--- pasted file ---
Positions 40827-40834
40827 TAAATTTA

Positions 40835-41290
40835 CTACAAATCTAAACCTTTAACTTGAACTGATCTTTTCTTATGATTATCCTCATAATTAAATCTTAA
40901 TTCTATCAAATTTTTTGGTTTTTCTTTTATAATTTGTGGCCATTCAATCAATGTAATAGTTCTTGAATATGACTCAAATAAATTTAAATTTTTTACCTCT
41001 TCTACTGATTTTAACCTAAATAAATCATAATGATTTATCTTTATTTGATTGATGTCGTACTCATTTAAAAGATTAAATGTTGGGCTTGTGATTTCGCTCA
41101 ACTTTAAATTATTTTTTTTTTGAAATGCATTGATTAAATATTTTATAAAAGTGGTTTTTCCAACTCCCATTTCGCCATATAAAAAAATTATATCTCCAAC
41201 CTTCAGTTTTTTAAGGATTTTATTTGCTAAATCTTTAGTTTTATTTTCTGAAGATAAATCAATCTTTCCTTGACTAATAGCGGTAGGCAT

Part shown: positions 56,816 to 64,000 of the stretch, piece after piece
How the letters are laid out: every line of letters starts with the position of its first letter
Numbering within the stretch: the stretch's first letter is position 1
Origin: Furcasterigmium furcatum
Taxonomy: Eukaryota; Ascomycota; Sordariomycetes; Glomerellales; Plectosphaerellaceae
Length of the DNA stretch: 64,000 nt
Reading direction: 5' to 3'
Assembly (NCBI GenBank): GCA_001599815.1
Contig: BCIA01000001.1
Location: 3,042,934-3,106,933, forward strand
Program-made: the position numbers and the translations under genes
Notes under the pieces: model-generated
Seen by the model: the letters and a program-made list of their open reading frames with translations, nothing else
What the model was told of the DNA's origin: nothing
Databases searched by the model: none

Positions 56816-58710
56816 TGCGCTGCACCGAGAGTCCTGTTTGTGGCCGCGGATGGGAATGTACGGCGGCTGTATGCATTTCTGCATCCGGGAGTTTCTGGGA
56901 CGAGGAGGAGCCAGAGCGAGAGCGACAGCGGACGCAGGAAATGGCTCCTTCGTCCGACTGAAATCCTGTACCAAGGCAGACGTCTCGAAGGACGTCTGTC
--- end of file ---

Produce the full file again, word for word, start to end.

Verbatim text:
Positions 40827-40834
40827 TAAATTTA

Positions 40835-41290
40835 CTACAAATCTAAACCTTTAACTTGAACTGATCTTTTCTTATGATTATCCTCATAATTAAATCTTAA
40901 TTCTATCAAATTTTTTGGTTTTTCTTTTATAATTTGTGGCCATTCAATCAATGTAATAGTTCTTGAATATGACTCAAATAAATTTAAATTTTTTACCTCT
41001 TCTACTGATTTTAACCTAAATAAATCATAATGATTTATCTTTATTTGATTGATGTCGTACTCATTTAAAAGATTAAATGTTGGGCTTGTGATTTCGCTCA
41101 ACTTTAAATTATTTTTTTTTTGAAATGCATTGATTAAATATTTTATAAAAGTGGTTTTTCCAACTCCCATTTCGCCATATAAAAAAATTATATCTCCAAC
41201 CTTCAGTTTTTTAAGGATTTTATTTGCTAAATCTTTAGTTTTATTTTCTGAAGATAAATCAATCTTTCCTTGACTAATAGCGGTAGGCAT

Part shown: positions 56,816 to 64,000 of the stretch, piece after piece
How the letters are laid out: every line of letters starts with the position of its first letter
Numbering within the stretch: the stretch's first letter is position 1
Origin: Furcasterigmium furcatum
Taxonomy: Eukaryota; Ascomycota; Sordariomycetes; Glomerellales; Plectosphaerellaceae
Length of the DNA stretch: 64,000 nt
Reading direction: 5' to 3'
Assembly (NCBI GenBank): GCA_001599815.1
Contig: BCIA01000001.1
Location: 3,042,934-3,106,933, forward strand
Program-made: the position numbers and the translations under genes
Notes under the pieces: model-generated
Seen by the model: the letters and a program-made list of their open reading frames with translations, nothing else
What the model was told of the DNA's origin: nothing
Databases searched by the model: none

Positions 56816-58710
56816 TGCGCTGCACCGAGAGTCCTGTTTGTGGCCGCGGATGGGAATGTACGGCGGCTGTATGCATTTCTGCATCCGGGAGTTTCTGGGA
56901 CGAGGAGGAGCCAGAGCGAGAGCGACAGCGGACGCAGGAAATGGCTCCTTCGTCCGACTGAAATCCTGTACCAAGGCAGACGTCTCGAAGGACGTCTGTC